Structural devices
Structural devices

This free course is available to start right now. Review the full course description and key learning outcomes and create an account and enrol if you want a free statement of participation.

Free course

Structural devices

8.2 Wet etches: acids and bases

The simplest etches use a liquid solvent that converts the material into a soluble compound or a gas. Unfortunately, most materials used in micro-devices have few soluble compounds, so some very aggressive chemicals are needed to attack them. Here is a list of some of the most commonly used ones:

  • Hydrofluoric acid (chemical formula HF) is used to convert silicon dioxide into water-soluble H2SiF6 (plus some hydrogen and water). It attacks silicon so slowly that for practical purposes it cannot be said to etch it at all. Dilute HF is used as a dip to remove native oxide from bare silicon surfaces before a silicon etch.

  • HNA is a mixture of hydrofluoric and nitric acids, diluted with acetic acid. It will eat into silicon very rapidly (up to 100 μm min−1) at around room temperature – the nitric acid oxidises the silicon, allowing the HF to attack. This etch is isotropic (i.e. not at all directional), so the etched hole bulges out sideways below the mask opening, as shown in Figure 34.

Figure 34
Figure 34 Profile of a feature made using an isotropic wet-etching process
  • Hot potassium hydroxide (KOH) solution does not etch silicon as quickly (around 1 μm min−1), but has the advantage that it is anisotropic (etching faster along some crystal planes than others). This allows angled facets to be cut into the silicon surface (as shown in Figure 35) giving better control over where the etch goes.

Figure 35
Figure 35 Profile of a feature made using an anisotropic wet-etching process
  • Tetramethyl ammonium hydroxide (TMAH) solution, although less anisotropic than KOH, is a useful alternative when integrated circuits are to be made on the same chip (potassium is fatal to integrated circuits).

  • Phosphoric acid (H3PO4) solution will dissolve aluminium oxide, and together with some oxidising nitric acid can also etch aluminium. When heated to 160 °C, this acid will also etch silicon nitride. Silicon and silicon dioxide are unaffected by H3PO4, hot or cold.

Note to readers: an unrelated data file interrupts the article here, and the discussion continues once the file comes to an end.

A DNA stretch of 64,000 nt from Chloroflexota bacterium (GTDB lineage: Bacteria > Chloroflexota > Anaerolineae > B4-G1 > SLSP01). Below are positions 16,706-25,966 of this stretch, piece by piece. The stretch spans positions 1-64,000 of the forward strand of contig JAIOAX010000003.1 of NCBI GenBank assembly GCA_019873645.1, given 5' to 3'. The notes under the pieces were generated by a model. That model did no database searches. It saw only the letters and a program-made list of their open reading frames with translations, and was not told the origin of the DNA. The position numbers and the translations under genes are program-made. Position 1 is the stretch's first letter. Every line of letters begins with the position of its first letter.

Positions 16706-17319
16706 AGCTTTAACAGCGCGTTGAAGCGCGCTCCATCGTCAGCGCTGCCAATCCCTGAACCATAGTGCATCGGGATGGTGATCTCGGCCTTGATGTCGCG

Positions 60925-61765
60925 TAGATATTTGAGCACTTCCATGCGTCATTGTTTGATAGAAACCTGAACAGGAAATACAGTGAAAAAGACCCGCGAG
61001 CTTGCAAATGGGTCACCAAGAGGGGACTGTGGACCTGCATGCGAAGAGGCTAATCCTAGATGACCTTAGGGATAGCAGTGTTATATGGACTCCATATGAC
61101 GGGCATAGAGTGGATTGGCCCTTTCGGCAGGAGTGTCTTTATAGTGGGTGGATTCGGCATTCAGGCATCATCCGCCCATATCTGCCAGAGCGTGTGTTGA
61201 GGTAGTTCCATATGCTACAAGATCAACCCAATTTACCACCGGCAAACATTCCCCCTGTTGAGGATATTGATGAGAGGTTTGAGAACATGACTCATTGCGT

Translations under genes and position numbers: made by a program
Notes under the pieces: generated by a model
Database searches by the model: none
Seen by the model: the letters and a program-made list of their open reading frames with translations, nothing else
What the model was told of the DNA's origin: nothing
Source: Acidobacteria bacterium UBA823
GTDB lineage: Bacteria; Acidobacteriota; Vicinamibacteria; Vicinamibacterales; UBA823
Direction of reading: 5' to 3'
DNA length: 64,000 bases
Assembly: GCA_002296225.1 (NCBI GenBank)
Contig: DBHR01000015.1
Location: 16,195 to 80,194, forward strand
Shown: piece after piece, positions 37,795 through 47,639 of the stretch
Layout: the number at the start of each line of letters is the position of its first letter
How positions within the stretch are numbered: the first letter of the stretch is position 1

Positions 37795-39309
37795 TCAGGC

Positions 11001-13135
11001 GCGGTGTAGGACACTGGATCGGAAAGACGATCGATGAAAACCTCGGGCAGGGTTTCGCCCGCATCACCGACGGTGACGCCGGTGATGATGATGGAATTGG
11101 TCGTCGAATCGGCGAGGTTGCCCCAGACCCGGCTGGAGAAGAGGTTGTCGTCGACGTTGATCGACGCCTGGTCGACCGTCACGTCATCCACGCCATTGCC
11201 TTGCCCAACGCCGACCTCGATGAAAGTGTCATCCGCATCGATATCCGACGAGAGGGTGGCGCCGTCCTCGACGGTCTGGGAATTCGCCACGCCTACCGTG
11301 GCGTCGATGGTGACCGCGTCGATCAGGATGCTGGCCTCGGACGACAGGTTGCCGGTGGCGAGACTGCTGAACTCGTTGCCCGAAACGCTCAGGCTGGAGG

Table 4 summarises the characteristics of these etchants.

Table 4 Etch rates and target materials for a selection of wet etchants

Etchant Target material Approximate etch rate/μm min−1 Preferred mask material
HF (20 °C) SiO2 0.1 photoresist, Si3N4
HNA (20 °C) Si 4–100 Si3N4, SiO2
KOH (80 °C) Si 1 Si3N4, SiO2
TMAH (80 °C) Si 0.5–1 SiO2, Si3N4
H3PO4 (160 °C) Si3N4 0.004–0.01 SiO2

A quick glance at the safety sheets shows that all of these are dangerous chemicals (except for acetic acid, which you can sprinkle on your food), but there is another problem with using liquids in device production. Once the process is over, how do you dry the device off? It is essential that all of the reactants are removed – we cannot have the etch continuing merrily onwards throughout the life of the device – but they may be difficult to remove without leaving residues that can interfere with later processing. Microsystems manufacture also has an extra difficulty: surface tension forces at the liquid surface can rip apart or glue together a lovingly created and delicate suspended structure. Much better, therefore, if both the reactants and the products of the etch process stay as gases throughout.


Take your learning further

Making the decision to study can be a big step, which is why you'll want a trusted University. The Open University has over 40 years’ experience delivering flexible learning and 170,000 students are studying with us right now. Take a look at all Open University courses.

If you are new to university level study, find out more about the types of qualifications we offer, including our entry level Access courses and Certificates.

Not ready for University study then browse over 900 free courses on OpenLearn and sign up to our newsletter to hear about new free courses as they are released.

Every year, thousands of students decide to study with The Open University. With over 120 qualifications, we’ve got the right course for you.

Request an Open University prospectus